It had been a few years since I’d seen my mother’s husband. As I listened to him rant about the dreadful economy, politics, and needing to prepare for the worst, he declared that he needed a gun for protection in these “terrible times.” Less than a mile away (in New Jersey), when I visited with my father, his entire reality couldn’t have been more different. He was relaxed, secure, grateful and pretty darn happy.
Why are their realities so profoundly different? There are many reasons, but one major factor really stood out to me during that visit. In the past few years, my stepfather has been fixated on listening to the fear mongering radio stations. He scours the internet for information that supports this way of thinking, which only serves to reinforce it. He’s nearly obsessed with it. When I suggested to him that he go on a positivity diet by limiting those forms of media, he looked shocked. I tried to challenge him to it (hoping the competition might spark him!), but he admitted that he just couldn’t do it.
Now I’m not suggesting that anyone goes around being completely uninformed with respect to current events. The positivity diet I propose is more about keeping negative media and human interactions to a minimum and not getting lost in the stories that can drag us down into heavy fear and negativity.
Consider what information and influences you are presently ingesting. Think about everything: what you watch on TV (including the news), read in magazines or on the internet, listen to on the radio, what the people with whom you spend time talk about, and even what you read in your Facebook newsfeed. Is the majority of it positive and inspiring? Or is it gossipy, judgmental and negative?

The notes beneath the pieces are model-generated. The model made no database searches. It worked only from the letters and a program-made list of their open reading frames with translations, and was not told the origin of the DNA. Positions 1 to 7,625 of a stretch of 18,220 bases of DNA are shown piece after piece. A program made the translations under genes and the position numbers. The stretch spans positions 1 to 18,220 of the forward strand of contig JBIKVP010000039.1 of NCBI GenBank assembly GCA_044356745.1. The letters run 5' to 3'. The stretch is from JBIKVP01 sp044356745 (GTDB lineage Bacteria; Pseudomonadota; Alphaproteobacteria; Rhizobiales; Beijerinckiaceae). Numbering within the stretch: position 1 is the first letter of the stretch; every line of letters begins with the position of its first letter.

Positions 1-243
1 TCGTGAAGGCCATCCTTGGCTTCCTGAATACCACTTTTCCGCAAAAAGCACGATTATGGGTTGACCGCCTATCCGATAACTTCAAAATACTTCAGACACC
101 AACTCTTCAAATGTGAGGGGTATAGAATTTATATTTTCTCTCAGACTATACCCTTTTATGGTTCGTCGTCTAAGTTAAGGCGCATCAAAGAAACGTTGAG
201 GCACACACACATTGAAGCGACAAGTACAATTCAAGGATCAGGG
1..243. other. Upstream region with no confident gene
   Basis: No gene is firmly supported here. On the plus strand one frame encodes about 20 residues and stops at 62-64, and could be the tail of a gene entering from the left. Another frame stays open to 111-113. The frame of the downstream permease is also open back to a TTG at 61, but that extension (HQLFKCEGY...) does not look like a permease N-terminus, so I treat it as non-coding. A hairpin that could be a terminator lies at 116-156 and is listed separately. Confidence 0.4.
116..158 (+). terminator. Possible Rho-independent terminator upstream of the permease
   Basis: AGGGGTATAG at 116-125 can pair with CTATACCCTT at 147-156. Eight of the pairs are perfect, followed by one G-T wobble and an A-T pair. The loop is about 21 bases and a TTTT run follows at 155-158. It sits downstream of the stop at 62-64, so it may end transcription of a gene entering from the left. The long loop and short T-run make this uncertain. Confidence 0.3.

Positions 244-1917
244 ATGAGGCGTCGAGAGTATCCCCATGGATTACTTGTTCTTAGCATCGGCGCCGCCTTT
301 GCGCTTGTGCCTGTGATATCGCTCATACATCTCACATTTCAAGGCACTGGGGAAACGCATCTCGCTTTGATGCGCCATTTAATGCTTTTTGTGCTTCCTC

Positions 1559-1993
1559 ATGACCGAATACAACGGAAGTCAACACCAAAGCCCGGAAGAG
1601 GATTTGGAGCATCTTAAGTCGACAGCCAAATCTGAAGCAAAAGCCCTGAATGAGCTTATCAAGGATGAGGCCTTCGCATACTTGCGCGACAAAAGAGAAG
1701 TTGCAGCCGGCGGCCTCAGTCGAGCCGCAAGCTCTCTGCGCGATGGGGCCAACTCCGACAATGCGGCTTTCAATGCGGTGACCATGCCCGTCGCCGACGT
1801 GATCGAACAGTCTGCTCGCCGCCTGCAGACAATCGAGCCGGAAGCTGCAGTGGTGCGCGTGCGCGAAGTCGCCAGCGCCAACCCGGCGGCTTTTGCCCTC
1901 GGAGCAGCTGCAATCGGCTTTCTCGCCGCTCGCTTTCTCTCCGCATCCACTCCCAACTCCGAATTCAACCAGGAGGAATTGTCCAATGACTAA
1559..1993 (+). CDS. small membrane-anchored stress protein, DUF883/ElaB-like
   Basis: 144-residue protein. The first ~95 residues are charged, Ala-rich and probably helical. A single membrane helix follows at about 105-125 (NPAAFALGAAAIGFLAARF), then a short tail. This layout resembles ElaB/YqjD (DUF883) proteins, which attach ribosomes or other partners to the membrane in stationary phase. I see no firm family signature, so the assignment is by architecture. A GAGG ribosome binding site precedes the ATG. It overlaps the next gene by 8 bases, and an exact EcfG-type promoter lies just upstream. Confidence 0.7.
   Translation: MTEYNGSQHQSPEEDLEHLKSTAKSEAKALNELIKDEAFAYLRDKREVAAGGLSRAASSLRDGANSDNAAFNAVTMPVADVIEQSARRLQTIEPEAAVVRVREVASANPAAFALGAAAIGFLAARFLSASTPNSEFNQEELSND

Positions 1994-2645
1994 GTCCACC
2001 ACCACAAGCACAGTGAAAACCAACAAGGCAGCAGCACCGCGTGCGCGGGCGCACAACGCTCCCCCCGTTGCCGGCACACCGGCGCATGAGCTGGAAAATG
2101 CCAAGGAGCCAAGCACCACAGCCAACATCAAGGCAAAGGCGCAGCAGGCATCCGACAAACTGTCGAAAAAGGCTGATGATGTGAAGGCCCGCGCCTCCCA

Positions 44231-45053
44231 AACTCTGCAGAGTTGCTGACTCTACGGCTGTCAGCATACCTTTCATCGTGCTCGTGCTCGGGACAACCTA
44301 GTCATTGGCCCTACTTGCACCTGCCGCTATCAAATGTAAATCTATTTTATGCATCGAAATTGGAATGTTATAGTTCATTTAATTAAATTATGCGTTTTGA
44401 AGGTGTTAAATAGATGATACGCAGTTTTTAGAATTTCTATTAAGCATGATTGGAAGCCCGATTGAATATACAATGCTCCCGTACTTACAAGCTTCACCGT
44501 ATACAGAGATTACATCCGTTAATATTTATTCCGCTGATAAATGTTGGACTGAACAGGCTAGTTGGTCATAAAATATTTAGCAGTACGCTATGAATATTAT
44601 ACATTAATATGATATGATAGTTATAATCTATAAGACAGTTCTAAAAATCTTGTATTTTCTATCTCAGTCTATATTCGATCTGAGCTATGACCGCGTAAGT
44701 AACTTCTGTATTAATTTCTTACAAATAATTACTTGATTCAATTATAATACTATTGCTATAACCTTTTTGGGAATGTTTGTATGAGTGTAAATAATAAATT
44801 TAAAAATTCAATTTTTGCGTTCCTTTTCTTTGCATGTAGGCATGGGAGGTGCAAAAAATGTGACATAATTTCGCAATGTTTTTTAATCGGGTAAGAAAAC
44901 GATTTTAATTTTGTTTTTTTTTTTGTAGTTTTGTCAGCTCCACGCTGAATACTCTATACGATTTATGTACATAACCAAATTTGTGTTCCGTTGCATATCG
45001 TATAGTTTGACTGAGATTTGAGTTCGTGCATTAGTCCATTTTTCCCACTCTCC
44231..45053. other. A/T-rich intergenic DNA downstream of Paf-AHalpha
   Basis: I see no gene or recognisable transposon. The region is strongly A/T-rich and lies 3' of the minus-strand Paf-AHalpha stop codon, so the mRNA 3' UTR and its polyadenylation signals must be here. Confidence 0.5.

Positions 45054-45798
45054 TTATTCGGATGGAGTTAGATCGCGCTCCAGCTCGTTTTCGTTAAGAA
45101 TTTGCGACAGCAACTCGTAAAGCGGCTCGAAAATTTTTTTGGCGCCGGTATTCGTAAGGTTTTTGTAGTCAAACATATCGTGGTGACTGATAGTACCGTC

You have a choice as to what you take in. On Facebook, for example, you can choose not to have someone’s negative status updates show up in your newsfeed. On the other hand, maybe you have someone inspiring who posts things that cheer you up every day.
I know several people like that. One of my favourites is an old high school friend named Dan Manson. He lives in the very same town as my cheerful father and my fearful ‘the-end-is-near’ stepdad. Dan posts status updates that fill my heart with happiness and hopefulness. Here are just a few of his inspiring thoughts of the day:
“There will always be people telling you that you can’t do something. Your job is to ignore those people & prove to them it can be done.”
“Being happy doesn’t mean that everything is perfect. It means you’ve decided to look beyond the imperfections.”
“Go where you are celebrated NOT tolerated. If they can’t see the real value of you, it’s time for a new start. Enjoy your day.”
“There comes a time in life, when you walk away from all the drama and people who create it. You surround yourself with people who make you laugh, forget the bad, and focus on the good. So, love the people who treat you right. Ignore the ones who don’t. Life is too short to be anything but happy. Falling down is part of LIFE. Getting back up is LIVING ! LIVE* LAUGH* LOVE”
I look forward to these every day! Yay Dan!
So here’s a diet you can try: see if you can go for one week without watching the news, without reading all the gore and gossipy stuff, without listening to negative people. Sure, go ahead and catch up on the headlines if you must, but just try it for a week and notice if your stress level changes. Notice if your happiness level improves. Then go back to how it was. Again, notice if you feel a change in your mood.
I have a feeling you’ll be mighty surprised. There are so many positive things around that can replace all the negative; see if you can nourish yourself with more and more of this. You may find that even your digestion improves!